Opinion

Africa and China, the end of the idyll?

Xi Jinping

The traditional Sino-African Cooperation Forum is currently taking place in Dakar (Senegal) in a less optimistic atmosphere than in previous editions. Under the easy explanation of caution in the face of the threat of COVID, it is not as bombastic and optimistic a summit as it used to be: the absence of heads of government has reduced it to a meeting of ministers accompanied by experts.

But aside from this downgrading, there is also the worrying, and in some cases conflicting, development of the cooperation between China and Africa that was so enthusiastic a few years ago. Money lent by China to several republics has been spent - sometimes squandered or mired in corruption - and has not delivered the expected economic development.

It is clear that the pandemic did not, on the contrary, help the economic development that was anticipated. The most visible positive result is the improvement in some infrastructures, although time is showing that they are of poor quality, a consequence of improvisation and recourse to cheap materials. Many suffer from defects that are not easy to remedy. People feel the frustration.

Perhaps expectations had been exaggerated. The works generated hardly any jobs for nationals, and the self-consumption practised by the technicians and workers who came temporarily from China did not bring about an improvement in the modest local economies either. Nor have the pompous intentions of promoting relations and knowledge between peoples been achieved.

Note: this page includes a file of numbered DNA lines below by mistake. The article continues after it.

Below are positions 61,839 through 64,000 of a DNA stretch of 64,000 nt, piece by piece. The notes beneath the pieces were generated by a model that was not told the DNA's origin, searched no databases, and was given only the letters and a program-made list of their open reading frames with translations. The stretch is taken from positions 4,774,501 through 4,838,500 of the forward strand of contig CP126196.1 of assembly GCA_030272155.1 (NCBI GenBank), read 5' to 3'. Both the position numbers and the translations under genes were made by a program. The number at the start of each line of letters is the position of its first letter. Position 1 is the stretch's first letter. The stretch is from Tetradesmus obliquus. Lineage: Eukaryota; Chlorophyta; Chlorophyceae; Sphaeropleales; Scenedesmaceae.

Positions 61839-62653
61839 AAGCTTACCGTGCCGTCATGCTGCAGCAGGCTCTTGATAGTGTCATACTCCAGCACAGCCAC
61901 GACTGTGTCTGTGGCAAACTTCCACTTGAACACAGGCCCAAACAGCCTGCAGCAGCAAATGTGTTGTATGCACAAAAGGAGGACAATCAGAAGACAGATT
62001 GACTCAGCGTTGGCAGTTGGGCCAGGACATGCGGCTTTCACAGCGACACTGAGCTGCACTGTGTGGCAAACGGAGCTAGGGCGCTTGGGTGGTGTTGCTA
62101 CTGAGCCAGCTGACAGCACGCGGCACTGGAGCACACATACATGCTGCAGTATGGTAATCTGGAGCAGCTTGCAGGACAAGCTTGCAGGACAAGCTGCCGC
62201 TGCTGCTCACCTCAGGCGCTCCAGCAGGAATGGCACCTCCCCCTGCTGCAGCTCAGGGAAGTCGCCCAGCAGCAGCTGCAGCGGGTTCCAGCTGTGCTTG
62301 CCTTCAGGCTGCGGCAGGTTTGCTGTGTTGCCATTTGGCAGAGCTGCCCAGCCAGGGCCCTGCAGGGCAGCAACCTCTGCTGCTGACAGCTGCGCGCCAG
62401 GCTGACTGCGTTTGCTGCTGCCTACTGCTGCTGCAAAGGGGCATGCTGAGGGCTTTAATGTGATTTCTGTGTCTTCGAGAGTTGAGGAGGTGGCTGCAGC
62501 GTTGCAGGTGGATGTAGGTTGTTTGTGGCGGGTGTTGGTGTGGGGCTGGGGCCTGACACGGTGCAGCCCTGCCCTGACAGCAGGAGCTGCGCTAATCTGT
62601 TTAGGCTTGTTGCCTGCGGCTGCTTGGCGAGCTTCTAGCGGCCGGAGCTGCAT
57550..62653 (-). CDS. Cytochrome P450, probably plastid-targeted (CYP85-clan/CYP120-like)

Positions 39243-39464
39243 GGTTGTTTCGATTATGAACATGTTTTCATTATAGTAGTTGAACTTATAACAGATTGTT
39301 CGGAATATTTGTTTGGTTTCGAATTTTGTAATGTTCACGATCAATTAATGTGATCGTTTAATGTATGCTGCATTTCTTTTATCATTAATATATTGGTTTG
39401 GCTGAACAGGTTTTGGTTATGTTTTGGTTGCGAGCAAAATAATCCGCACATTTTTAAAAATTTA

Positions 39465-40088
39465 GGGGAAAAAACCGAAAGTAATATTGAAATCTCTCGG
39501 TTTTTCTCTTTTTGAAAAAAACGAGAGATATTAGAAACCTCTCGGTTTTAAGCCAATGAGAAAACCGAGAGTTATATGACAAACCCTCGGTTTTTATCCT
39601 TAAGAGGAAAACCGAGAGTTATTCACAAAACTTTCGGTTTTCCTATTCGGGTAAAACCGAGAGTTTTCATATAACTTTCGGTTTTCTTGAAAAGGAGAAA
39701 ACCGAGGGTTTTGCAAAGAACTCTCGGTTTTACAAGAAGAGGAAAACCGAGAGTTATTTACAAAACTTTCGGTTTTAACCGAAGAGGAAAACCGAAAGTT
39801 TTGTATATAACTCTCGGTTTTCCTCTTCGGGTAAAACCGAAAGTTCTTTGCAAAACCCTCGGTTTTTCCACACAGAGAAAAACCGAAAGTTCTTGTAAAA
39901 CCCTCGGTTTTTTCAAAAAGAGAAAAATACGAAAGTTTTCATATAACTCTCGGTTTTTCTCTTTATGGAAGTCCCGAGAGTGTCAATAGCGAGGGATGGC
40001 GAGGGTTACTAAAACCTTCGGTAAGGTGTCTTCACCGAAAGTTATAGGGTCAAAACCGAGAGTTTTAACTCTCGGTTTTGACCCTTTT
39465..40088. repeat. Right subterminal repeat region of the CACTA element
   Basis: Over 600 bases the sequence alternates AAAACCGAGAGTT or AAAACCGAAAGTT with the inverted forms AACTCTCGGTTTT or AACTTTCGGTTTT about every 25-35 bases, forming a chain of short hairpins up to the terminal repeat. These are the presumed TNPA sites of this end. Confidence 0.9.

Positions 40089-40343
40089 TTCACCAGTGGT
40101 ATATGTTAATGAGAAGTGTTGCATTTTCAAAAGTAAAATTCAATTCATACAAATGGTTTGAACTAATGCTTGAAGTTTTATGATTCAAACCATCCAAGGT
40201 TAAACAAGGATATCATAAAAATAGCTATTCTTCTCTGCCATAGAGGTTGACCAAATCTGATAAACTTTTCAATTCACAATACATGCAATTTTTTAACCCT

The hundreds of thousands of Chinese flown in on special planes to carry out the construction work barely interact with the more open and hospitable locals. The most telling evidence of this is that there have been hardly any inter-ethnic marriages or frequent friendships.

However, the worst part of the experience is the indebtedness in which several of the countries that have benefited from the credits now find themselves. Between 2008 and 2018, the continent's indebtedness rose from 20 % to 56 %. Thirteen countries appear to be high risk, which closes their possibilities of obtaining credits. 

Disenchantment is a reality that creates social tensions and political complications in slow and difficult democratisation processes. The experience is not over, but the hopes it raised have been dashed. The general impression is that China benefited from cheap raw materials and in return left behind shoddy work and impossible mortgages.